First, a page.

Jul 06 2008
parent JAnderson <ask me.com> writes:
Bill Baxter wrote:
 JAnderson wrote:
 Koroskin Denis wrote:
 On Sun, 06 Jul 2008 22:26:46 +0400, JAnderson <ask me.com> wrote:

 Jarrett Billingsley wrote:
 "Moritz Warning" <moritzwarning web.de> wrote in message 
 news:g4r043$28f$1 digitalmars.com...
 I've read the docs and implemented size_t getHash, int 
 opEquals(Object o)
 and int opCmp(Object o); but it still doesn't work.

 The following code prints out: 2 2 1

 Btw.: I tested (new Foo(1)) == (new Foo(1)) and it gives true,
 (new Foo(1)) == (new Foo(2)) gives false.


 void main()
 {
 class Foo
 {
 uint i;
 this(uint i ) { this.i = i; }

 size_t getHash()
 {
 return this.i;
 }

 int opEquals(Object o)
 {
 auto t = cast(Foo) o;
 if(t is null) return false;
 return (this.i == t.i);
 }

 int opCmp(Object o)
 {
 return opEquals(o);
 }
 }

if they are equal, while opCmp returns 0. It should be int opCmp(Object o) { auto t = cast(Foo)o; if(t is null) return 1; return i < t.i ? -1 : i > t.i ? 1 : 0; }

Or just int opCmp(Object o) { auto t = cast(Foo)o; if(t is null) return 1; return i - t.i; } -Joel

Be careful, it is fast but gives wrong result when comparing int.min and int.max! I personally think that opCmp should return -1, 0 or 1 *only*. That's both safer and allows more advanced tricks.

True, but at least in my line of work using values in the min/max range is rare and you can always do something different if your using byte or unsigned. Having to branch during this sort of operation can be very expensive since it can live in the innermost of loops.

Probably in most any line of work if you're getting within a factor of two of the max int then you are asking for trouble. But I think the bigger issue is that precisely because you will never hit int.max or int.min, these values are often used as special indicator values. Like to mean "not found" or "not initialized" or somesuch.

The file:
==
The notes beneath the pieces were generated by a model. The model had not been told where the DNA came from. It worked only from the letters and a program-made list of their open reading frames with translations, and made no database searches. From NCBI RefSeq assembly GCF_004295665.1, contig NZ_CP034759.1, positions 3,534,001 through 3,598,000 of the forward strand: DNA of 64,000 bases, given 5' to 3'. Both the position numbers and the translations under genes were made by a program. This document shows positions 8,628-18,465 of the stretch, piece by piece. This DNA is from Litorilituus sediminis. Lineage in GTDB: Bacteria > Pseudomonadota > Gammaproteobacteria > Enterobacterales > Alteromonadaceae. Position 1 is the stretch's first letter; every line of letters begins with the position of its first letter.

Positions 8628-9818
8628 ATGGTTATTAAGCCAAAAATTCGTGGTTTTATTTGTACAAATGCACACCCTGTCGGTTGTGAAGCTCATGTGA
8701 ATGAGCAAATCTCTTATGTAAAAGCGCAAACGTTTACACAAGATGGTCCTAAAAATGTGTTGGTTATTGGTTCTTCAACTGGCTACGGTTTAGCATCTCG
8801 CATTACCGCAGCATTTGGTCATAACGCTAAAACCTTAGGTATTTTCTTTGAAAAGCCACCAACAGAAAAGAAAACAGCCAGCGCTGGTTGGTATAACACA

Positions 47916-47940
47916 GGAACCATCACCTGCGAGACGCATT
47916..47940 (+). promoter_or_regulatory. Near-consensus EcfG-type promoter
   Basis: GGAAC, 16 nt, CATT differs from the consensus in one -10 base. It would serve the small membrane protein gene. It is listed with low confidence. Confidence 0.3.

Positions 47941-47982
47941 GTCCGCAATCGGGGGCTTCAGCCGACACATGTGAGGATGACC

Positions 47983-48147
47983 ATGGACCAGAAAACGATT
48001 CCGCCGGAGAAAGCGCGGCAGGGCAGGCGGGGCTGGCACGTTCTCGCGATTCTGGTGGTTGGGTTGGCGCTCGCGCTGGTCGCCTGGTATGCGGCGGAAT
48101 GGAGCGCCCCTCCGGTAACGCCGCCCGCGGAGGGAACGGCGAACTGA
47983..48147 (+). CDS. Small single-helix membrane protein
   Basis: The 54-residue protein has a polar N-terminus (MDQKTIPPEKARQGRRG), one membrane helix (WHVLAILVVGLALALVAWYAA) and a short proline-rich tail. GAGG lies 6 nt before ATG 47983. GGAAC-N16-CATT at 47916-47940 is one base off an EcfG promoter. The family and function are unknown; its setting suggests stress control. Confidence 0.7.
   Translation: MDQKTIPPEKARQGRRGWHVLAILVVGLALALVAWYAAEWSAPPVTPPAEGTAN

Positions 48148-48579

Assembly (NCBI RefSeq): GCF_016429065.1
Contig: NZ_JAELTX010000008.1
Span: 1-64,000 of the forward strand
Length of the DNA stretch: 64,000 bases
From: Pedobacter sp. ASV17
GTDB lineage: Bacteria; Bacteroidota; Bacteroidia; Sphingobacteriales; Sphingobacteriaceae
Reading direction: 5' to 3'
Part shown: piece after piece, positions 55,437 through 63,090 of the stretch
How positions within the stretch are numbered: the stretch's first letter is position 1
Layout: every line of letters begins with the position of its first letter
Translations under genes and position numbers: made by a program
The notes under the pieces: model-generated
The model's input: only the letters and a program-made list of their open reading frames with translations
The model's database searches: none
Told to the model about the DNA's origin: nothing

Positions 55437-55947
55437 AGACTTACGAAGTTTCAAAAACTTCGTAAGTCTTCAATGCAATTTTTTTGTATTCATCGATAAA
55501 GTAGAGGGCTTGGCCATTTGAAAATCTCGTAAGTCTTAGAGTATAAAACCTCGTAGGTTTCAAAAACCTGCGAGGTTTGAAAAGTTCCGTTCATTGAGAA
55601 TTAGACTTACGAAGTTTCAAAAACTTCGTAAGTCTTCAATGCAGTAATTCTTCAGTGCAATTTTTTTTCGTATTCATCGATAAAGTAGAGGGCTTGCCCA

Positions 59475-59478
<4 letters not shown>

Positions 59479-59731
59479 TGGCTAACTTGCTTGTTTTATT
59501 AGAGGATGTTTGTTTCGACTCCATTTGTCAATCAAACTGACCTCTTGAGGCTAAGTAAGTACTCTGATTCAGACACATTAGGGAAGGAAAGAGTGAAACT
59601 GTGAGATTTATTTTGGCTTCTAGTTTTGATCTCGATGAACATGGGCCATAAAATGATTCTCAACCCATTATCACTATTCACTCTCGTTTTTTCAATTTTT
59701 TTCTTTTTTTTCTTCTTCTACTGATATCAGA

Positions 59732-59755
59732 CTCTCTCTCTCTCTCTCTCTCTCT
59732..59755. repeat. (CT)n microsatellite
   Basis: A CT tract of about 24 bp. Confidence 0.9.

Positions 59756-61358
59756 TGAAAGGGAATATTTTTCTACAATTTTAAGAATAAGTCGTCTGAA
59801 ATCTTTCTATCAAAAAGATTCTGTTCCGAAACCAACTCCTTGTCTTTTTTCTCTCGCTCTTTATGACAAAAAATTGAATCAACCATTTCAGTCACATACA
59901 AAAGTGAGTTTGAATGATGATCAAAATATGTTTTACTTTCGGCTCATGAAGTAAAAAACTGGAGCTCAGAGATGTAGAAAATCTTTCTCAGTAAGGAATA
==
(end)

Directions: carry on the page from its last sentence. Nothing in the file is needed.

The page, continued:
This is true. Its difficult to imagine many cases with int where people want to use the entire range of signed int for a container. Maybe if they are storing a mask or something. I guess a healthy dose of asserts would be handy.
 
 --bb

Jul 07 2008
prev sibling parent Moritz Warning <moritzwarning web.de> writes:
On Sun, 06 Jul 2008 14:02:44 -0400, Jarrett Billingsley wrote:

 "Moritz Warning" <moritzwarning web.de> wrote in message
 news:g4r043$28f$1 digitalmars.com...
 I've read the docs and implemented size_t getHash, int opEquals(Object
 o) and int opCmp(Object o); but it still doesn't work.

 The following code prints out: 2 2 1

 Btw.: I tested (new Foo(1)) == (new Foo(1)) and it gives true, (new
 Foo(1)) == (new Foo(2)) gives false.


 void main()
 {
 class Foo
 {
 uint i;
 this(uint i ) { this.i = i; }

 size_t getHash()
 {
 return this.i;
 }

 int opEquals(Object o)
 {
 auto t = cast(Foo) o;
 if(t is null) return false;
 return (this.i == t.i);
 }

 int opCmp(Object o)
 {
 return opEquals(o);
 }
 }

You don't have opCmp implemented correctly. opEquals returns true if they are equal, while opCmp returns 0. It should be int opCmp(Object o) { auto t = cast(Foo)o; if(t is null) return 1; return i < t.i ? -1 : i > t.i ? 1 : 0; }

Thanks for spotting the bug. :)
Jul 06 2008